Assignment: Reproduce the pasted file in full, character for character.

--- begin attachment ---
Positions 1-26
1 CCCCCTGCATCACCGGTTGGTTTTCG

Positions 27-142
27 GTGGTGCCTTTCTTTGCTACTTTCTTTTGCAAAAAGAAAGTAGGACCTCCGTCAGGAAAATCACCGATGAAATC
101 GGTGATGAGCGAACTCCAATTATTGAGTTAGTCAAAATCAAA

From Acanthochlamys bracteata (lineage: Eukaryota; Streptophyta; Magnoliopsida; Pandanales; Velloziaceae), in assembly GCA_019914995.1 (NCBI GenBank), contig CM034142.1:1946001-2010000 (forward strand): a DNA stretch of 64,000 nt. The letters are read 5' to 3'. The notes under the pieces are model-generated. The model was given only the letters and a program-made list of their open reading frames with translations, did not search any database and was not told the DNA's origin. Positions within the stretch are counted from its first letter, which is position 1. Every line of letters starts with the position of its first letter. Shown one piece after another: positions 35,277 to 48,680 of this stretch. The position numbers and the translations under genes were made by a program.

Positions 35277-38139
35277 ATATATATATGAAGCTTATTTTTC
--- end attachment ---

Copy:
Positions 1-26
1 CCCCCTGCATCACCGGTTGGTTTTCG

Positions 27-142
27 GTGGTGCCTTTCTTTGCTACTTTCTTTTGCAAAAAGAAAGTAGGACCTCCGTCAGGAAAATCACCGATGAAATC
101 GGTGATGAGCGAACTCCAATTATTGAGTTAGTCAAAATCAAA

From Acanthochlamys bracteata (lineage: Eukaryota; Streptophyta; Magnoliopsida; Pandanales; Velloziaceae), in assembly GCA_019914995.1 (NCBI GenBank), contig CM034142.1:1946001-2010000 (forward strand): a DNA stretch of 64,000 nt. The letters are read 5' to 3'. The notes under the pieces are model-generated. The model was given only the letters and a program-made list of their open reading frames with translations, did not search any database and was not told the DNA's origin. Positions within the stretch are counted from its first letter, which is position 1. Every line of letters starts with the position of its first letter. Shown one piece after another: positions 35,277 to 48,680 of this stretch. The position numbers and the translations under genes were made by a program.

Positions 35277-38139
35277 ATATATATATGAAGCTTATTTTTC